SEED TYPE: COMMON CATNIP
Nepeta cataria, commonly known as catnip, catswort, catwort, and catmint, is a species of the genus Nepeta in the family Lamiaceae, native to southern and eastern Europe, the Middle East, Central Asia, and parts of China. It is widely naturalized in northern Europe, New Zealand, and North America. Catnip is a strong-smelling herb, it belongs to the mint family and has oval-toothed, dark green leaves and white flowering tops. Catnip has long been thought to have medicinal properties. Catnip is a cousin of basil and oregano.
What does catnip actually do to cats?
Researchers suspect that catnip targets feline "happy" receptors in the brain. When eaten, however, catnip tends to have the opposite effect and your cat mellows out. Most cats react to catnip by rolling, flipping, rubbing, and eventually zoning out. They may meow or growl at the same time.
Is catnip cruel?
There's absolutely no ingredient in catnip that can harm your cat. The only danger of your cat eating too much catnip is that they might get an upset stomach. ... Catnip belongs to the mint family and if you crush the fresh leaves you can smell the scent. In fact, it's the scent that intoxicates cats when they smell it.
Life Cycle: is a vigorous, but short-lived, herbaceous perennial
Sun Exposure: Full Sun
Soil Moisture: Moderately rich loam or sandy, well-drained
Height: 24" - 36" tall and wide
Bloom Time: Summer and fall
Bloom Colors: White & Lavender
How To Sew: Sowing Seed Indoors:
Sow catnip seeds indoors 4-8 weeks before the last frost in spring
Sow seeds ¼ inches deep in seed-starting formula
Keep the soil moist at 70 degrees F
Seedlings emerge in 14-21 days
As soon as seedlings emerge, provide plenty of light on a sunny windowsill or grow seedlings 3-4 inches beneath fluorescent plant lights turned on 16 hours per day, off for 8 hours at night. Raise the lights as the plants grow taller. Incandescent bulbs will not work for this process because they will get too hot. Most plants require a dark period to grow, do not leave lights on for 24 hours.
Seedlings do not need much fertilizer, feed when they are 3-4 weeks old using a starter solution (half strength of a complete indoor houseplant food) according to manufacturer’s directions.
If you are growing in small cells, you may need to transplant the seedlings to 3 or 4 inch pots when seedlings have at least 3 pairs of leaves before transplanting to the garden so they have enough room to develop strong roots.
Before planting in the garden, seedling plants need to be “hardened off”. Accustom young plants to outdoor conditions by moving them to a sheltered place outside for a week. Be sure to protect them from wind and hot sun at first. If frost threatens at night, cover or bring containers indoors, then take them out again in the morning. This hardening off process toughens the plant’s cell structure and reduces transplant shock and scalding.
Common CATNIP Nepeta cataria Mint Herb Organically Grown
Sowing Directly in the Garden:
Direct sow in average soil in full sun or light shade after danger of frost. In frost-free areas, sow from fall to early spring. Choose a location where vigorous plants can be easily controlled, such as in containers or a raised bed.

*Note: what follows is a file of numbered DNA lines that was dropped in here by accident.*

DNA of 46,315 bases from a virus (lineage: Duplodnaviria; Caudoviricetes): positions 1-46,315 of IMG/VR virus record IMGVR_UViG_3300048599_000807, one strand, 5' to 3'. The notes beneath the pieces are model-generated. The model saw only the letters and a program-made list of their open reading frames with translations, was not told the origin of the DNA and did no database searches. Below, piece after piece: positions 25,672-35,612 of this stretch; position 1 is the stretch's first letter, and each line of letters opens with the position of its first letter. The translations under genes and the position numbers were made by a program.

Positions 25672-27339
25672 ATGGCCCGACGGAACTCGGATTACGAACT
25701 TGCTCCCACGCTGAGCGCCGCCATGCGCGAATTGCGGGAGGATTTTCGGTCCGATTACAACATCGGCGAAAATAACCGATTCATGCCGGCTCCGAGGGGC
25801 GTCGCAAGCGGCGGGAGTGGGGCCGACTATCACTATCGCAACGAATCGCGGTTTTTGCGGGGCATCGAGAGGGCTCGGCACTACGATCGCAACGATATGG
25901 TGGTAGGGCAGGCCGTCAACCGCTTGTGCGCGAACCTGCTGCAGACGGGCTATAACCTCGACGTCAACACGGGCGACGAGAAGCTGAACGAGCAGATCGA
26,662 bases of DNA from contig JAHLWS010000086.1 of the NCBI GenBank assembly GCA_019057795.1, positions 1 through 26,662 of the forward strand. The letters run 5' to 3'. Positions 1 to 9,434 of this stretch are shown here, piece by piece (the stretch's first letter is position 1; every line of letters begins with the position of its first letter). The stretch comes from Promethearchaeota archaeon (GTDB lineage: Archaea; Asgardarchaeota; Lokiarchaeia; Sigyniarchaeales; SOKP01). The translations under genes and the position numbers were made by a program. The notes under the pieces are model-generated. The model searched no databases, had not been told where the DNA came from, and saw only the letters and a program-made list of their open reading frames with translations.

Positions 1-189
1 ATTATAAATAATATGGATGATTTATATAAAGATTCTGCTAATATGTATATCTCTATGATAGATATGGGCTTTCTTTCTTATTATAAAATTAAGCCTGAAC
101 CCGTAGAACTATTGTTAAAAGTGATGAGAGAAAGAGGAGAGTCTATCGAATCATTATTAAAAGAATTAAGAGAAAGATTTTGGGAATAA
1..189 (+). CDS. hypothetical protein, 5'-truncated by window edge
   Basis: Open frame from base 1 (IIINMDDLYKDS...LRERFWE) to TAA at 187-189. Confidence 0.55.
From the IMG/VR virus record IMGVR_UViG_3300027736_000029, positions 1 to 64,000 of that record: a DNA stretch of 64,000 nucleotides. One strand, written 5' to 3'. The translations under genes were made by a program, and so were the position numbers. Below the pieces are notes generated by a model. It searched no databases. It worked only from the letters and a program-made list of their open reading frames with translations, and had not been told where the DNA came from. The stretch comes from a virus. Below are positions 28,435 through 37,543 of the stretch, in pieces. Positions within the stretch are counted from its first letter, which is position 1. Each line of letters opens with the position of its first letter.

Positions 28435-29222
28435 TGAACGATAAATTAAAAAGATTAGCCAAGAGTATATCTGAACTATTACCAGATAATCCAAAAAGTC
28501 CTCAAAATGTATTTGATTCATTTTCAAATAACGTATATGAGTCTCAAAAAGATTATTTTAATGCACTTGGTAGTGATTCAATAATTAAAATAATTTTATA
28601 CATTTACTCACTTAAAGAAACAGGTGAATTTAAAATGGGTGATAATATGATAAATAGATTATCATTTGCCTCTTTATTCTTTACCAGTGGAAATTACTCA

Remove weeds and work organic matter into the top 6-8 inches of soil; then level and smooth.
Sow seeds evenly and cover with ¼ inches of fine soil.
Firm the soil lightly and keep evenly moist.
Seedlings will emerge in 14-21 days.
Thin to stand about 18 inches apart.
Keep plants well-watered during the growing season, especially during dry spells. Plants need about 1 inch of rain per week during the growing season. Use a rain gauge to check to see if you need to add water. It’s best to water with a drip or trickle system that delivers water at low pressure at the soil level. If you water with overhead sprinklers, water early in the day so the foliage has time to dry off before evening, to minimize disease problems. Keep the soil moist but not saturated.
Pinch the tops off young plants to encourage bushy growth. To encourage a flush of new growth, cut plants back by about one half after the first flush of bloom.
Divide plants every 2 to 3 years to keep them vigorous and prevent them from spreading too much.
Harvest and Preserving Tips
Grow catnip for you feline friends, or use it yourself for a soothing tea. Leaves may be added to salads or to flavor foods.
Catmints are marvelous as edgings for perennial beds and borders, as groundcovers under roses, or cascading over the edge of containers. They also attract numerous pollinators, and are great alongside the vegetable garden.
Harvest leaves or whole stems as needed as soon as the plant is mature but before the leaves start turning yellow. Harvest in the morning before the heat of the day but after the dew had dried. Cut entire stems at the base of the plant. Strip leaves from stems.
Store fresh catnip in the refrigerator for a few days.
To dry, cut a bunch of stems on a sunny morning, tie them loosely and hang them in a dry, airy location out of the sun. Or, dry herbs in the oven for 2-3 hours on a cookie sheet at the lowest heat, leaving the over door open. Or, use a dehydrator following the manufacturer’s instructions. When plants are dry enough to store, a leaf will easily crumble between your fingers.
When thoroughly dry, store herbs in a tightly sealed glass jar in a dry, dark location, such as a cupboard. Dried catnip can last for several months.
ABOUT THESE SEEDS: SEEDS FRESHLY HARVESTED 2020 from right here on our Unique Creek Homestead!